I was talking to my friend Bridget about the meaning of home and which place actually becomes your home once you start living on campus. It was actually at this big reunion that we paused and realized: when you’ve returned home, you call campus ‘home’ and vica versa. I believe, though, that only occurs if you feel a certain level of comfort and joy for the school that you are attending.
I had been anticipating this reunion. You hear the stories from other college alums and even those ‘How to survive freshman year’ books that I totally read just a few months ago, about how awkward the first reunions are.
Tonight I had mine.
And loved it! Maybe that sounds cheesy but I literally spent four hours just talking with different people, catching up on life. Looking back, it wasn’t like the only thing we talked about was college, rather high school memories, common interests, and everything else you used to talk about. I didn’t find it hard to find things to talk about either with my friends, even those I hadn’t talked to in the past three months.
I find that people mature in college. I was expecting some high school drama or residue to taint this experience, but there was none. People who were never true friends still respected each other and since that ‘we go to the same school’ barrier was eliminated, it was more free-flowing of a conversation.
So, I am putting those myths or negative comments on first reunions to dust: you can still hang out with your ‘old’ friends, just like you used to.
In fact, though I find I’ve become a bit more reserved in college, when my one friend found the piano and started playing classics, the whole room stopped and belted: “Took the midnight train going anywhere.” Even though my friends and I can be classified as the ‘theater kids’ in the sense we have film, music, and musical theater majors amongst us/met in theater, improve, etc, we always used to belt and it was heartwarming to see that it could still continue.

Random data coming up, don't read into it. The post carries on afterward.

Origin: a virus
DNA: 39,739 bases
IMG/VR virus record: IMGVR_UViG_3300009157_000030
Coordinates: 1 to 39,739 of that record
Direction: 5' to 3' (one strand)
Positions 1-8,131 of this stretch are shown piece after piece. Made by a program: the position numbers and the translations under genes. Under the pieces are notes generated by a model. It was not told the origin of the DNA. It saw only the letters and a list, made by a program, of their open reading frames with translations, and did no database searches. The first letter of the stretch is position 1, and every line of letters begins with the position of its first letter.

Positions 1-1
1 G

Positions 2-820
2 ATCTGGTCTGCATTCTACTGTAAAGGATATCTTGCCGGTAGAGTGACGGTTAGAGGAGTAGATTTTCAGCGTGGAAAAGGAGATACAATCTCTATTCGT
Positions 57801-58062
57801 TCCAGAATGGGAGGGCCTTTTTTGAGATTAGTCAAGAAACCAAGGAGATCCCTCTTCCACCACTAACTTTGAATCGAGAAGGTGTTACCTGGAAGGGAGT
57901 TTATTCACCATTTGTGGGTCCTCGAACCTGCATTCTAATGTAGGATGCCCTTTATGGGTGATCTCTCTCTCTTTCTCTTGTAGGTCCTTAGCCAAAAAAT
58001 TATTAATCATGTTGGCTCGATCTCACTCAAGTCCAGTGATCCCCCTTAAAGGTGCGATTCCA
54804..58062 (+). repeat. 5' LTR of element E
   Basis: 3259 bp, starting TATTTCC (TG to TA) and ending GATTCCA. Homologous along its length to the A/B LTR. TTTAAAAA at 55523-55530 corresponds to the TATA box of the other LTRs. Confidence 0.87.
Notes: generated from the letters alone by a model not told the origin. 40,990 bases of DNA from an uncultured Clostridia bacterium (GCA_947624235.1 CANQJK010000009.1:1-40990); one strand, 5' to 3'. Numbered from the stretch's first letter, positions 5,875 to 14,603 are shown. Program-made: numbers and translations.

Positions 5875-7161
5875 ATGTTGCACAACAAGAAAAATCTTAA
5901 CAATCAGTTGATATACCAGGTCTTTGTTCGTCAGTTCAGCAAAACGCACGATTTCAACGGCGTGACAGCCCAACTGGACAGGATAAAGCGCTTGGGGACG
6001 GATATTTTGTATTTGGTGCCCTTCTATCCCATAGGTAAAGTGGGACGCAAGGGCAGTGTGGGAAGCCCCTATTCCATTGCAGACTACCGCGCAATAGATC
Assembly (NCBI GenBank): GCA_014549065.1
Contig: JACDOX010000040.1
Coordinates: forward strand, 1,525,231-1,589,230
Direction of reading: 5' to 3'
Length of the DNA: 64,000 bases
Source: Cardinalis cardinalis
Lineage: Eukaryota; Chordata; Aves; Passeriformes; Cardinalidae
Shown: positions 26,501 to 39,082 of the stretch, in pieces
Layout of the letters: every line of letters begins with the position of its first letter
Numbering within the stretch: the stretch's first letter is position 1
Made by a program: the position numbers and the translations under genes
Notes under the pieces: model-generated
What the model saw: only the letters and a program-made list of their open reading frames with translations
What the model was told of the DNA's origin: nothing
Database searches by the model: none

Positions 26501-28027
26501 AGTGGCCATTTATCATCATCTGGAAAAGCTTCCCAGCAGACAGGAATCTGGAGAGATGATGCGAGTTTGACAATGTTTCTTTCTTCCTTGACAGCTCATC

I’m sorry I don’t have a cool video to attach to this blog, though there were moments where my hands itched for my camera that I left at my Mason home, but picture this:
A room full of laughter, pasta and pumpkin pie, a guy and girl on the piano in the back of the room. There are people standing, eating, making s’mores, sitting, listening. There is a loud hum, constant drumming and motion of friends sharing stories, providing support and giving out much-needed advice. There are the friends who are sharing facebook photos or favorite YouTube videos, while some compliment each other’s socks. There is never a dull moment and never a person left without someone to talk to or reminisce with.
So, my friends, if you’re worried about how it will be upon seeing your friends for the first time, a major concern for me, it all depends on how willing you are to accept that things have changed, but appreciate the change and how it makes you cherish those old moments even more.